Technical experts met Wednesday, 26th August to chart pathways for addressing the challenges faced by children on the move within the African continent. These are children who have left their places of habitual residence to other places within or outside their countries, or have been entrusted by their parents or guardians, voluntarily or involuntarily, accompanied or unaccompanied by their parents, caregivers or families either as internally displaced persons, refugees, asylum-seekers, economic migrants or trafficked persons and who may suffer or may be at risk of suffering exploitation, abuse, neglect or violence.
The online consultative meeting, was jointly convened by the Department of Social Affairs (DSA) of the African Union Commission (AUC), IOM and UNICEF, in close collaboration with the African Committee of Experts on the Rights and Welfare of the Child (ACERWC) and its Secretariat, and brought together migration and child protection experts from various sectors, including academia, civil society, international organisations and NGOs to share ideas and coalesce efforts.
The current deliberations follow publication of the Mapping on Children on the Move within Africa study by ACERWC in 2018. This report cast light on the alarming, complex and multi-dimensional problem of children on the move and formulated a set of recommendations to address the challenges facing children on the move. To give concrete expression to these recommendations and galvanize collective action to address the challenges, a joint initiative involving the AUC, IOM, UNICEF and ACERWC was established. The initiative's activities and this meeting are funded by the US Department of State, Bureau of Population, Refugees and Migration (PRM).
Children on the move are a significant part of migrant populations in Africa due to several push and pull factors. For example, between 2015 and 2017, an estimated 18.2 million children were on the move across the continent and officially registered with UN agencies as refugees, internally displaced persons (IDPs) or asylum seekers, or in need of some form of protection.
The 2018 study established that Central Africa and the Great Lakes Region bore the brunt of such movements, followed by the East Africa region. It also found that despite these numbers, the trend of child migration, and especially unaccompanied and separated migrant children (UASC), often remains under-reported and, in some cases, is left unaddressed.
Yet, children face even tougher dangers on the traditional migratory routes, as age and gender vulnerabilities increase susceptibility to violence, abuse and exploitation, regardless of existing legal frameworks at international and regional level that protect them.
Sabelo Mbokazi, Head of Labour, Employment and Migration division at the African Union Commission, said AU Member States have the mandate to protect UMC on the move and must work with Regional Economic Communities (RECs) and other partners, such as this joint AUC-IOM-UNICEF collaboration on Children on the Move, to consider best practices from countries of origin, transit and destination.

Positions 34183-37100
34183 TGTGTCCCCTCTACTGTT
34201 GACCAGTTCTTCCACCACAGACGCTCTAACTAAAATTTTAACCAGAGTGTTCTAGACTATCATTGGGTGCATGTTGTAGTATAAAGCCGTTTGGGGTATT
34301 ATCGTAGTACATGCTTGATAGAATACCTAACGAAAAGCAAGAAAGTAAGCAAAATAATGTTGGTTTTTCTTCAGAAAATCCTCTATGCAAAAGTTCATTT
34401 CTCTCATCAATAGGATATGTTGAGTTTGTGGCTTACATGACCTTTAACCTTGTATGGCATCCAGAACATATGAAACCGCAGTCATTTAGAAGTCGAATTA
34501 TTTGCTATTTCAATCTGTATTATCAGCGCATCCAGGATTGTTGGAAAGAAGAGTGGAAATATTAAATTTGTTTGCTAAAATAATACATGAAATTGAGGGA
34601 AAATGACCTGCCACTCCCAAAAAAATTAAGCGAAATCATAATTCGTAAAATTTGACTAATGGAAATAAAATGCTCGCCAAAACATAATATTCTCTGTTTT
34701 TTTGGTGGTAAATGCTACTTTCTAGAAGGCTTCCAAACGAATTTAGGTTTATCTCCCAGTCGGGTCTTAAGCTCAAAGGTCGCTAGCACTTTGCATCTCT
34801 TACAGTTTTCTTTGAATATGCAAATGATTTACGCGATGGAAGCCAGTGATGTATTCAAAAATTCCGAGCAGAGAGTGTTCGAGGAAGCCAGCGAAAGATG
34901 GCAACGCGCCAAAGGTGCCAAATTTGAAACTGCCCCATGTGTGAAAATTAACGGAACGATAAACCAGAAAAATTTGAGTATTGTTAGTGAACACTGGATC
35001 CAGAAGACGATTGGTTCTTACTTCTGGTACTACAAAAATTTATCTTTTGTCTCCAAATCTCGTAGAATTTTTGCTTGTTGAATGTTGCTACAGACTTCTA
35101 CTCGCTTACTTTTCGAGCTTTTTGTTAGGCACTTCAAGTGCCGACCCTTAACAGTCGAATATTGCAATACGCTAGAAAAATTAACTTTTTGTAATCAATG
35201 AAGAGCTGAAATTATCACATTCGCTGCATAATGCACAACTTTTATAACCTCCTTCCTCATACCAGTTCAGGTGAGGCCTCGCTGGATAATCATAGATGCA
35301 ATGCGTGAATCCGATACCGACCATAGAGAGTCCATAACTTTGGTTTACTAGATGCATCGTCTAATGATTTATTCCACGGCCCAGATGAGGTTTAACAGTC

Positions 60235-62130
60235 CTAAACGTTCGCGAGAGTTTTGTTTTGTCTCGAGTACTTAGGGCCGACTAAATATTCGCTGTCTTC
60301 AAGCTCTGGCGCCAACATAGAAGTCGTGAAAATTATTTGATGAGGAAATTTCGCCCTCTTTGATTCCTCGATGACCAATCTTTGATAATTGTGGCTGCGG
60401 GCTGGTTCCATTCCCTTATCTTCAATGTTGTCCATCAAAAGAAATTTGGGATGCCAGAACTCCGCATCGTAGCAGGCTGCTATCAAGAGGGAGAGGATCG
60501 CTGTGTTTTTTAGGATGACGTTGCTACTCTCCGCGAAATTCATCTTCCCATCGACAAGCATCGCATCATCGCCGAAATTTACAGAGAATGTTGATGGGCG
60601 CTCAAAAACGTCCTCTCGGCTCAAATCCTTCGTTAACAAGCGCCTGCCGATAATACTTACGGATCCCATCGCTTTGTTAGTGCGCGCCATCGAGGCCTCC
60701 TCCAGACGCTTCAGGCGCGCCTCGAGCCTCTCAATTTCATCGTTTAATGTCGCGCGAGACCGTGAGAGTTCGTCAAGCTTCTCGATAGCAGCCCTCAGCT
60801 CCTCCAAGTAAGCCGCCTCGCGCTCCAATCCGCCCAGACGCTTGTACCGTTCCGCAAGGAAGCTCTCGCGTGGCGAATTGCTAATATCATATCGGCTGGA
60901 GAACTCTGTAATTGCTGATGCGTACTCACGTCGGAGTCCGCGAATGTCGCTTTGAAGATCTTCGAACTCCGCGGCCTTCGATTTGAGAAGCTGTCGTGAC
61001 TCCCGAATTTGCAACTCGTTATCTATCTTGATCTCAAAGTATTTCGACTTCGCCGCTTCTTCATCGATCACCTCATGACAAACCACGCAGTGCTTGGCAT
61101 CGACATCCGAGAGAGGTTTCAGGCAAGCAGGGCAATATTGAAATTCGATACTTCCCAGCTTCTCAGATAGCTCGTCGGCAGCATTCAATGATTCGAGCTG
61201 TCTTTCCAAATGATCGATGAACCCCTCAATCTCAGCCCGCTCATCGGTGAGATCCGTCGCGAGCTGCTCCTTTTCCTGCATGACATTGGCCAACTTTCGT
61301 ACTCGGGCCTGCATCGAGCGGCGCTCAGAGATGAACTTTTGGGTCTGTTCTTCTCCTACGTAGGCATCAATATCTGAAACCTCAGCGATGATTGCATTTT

In their joint presentation, Heba Latif, African Regional Migration Program coordinator for the East and Horn of Africa region and Dr. Edward Addai, UNICEF Representative to the AU and UNECA emphasized that despite children being an essential part of migration trends in Africa, and elsewhere, they deserved to survive, develop and achieve their full potential in a safe environment. Interventions, therefore, had to look at the care and protection that children on the move need, such as access to education and long-term opportunities, in order to avoid the problem of cohorts of children that cannot make a substantial contribution to society. In that respect, the joint AUC-IOM-UNICEF initiative aims at institutionalising a continental approach and programmatic response to protect and assist children on the move in Africa.
To be in the lead in developing concrete responses to these challenges, the experts discussed measures taken by Member States to mitigate the push and pull factors that cause children to move within the continent, with a focus on addressing the root causes of forced displacement and irregular migration..
Participants shared their experience on how the current COVID-19 pandemic has exasperated the issue and the criticality of addressing the challenges faced by children on the move through the lens of the best of interest of the child.
The meeting also looked at best practices and challenges in legislative and policy measures that transit, and destination countries put in place to protect the rights of children on the move, including provision of essential child protection services.
Finally, participants reflected on the role of Member States and other stakeholders such as civil society organisations and UN agencies in protecting the rights of returnee children, particularly with respect to family tracing and reunification, family mediation, resettling grants, and skills development. The importance of effective social protection schemes in integration interventions with layered levels and dimensions of support were also discussed in depth with field practitioners.
As one participant observed when underlining the importance of owning the process, “every child deserves protection, care and all the support and services needed to thrive. Migrant and displaced children are children first, and they are our children.”
A follow up meeting will bring together representatives of Member States to further discourse on these issues, including policies and legal frameworks and improved coordination between security services, child protection services, and other Government bodies, and the consistent application of principles to ensure protection of the rights of children on the move.
Distributed by APO Group on behalf of African Union (AU).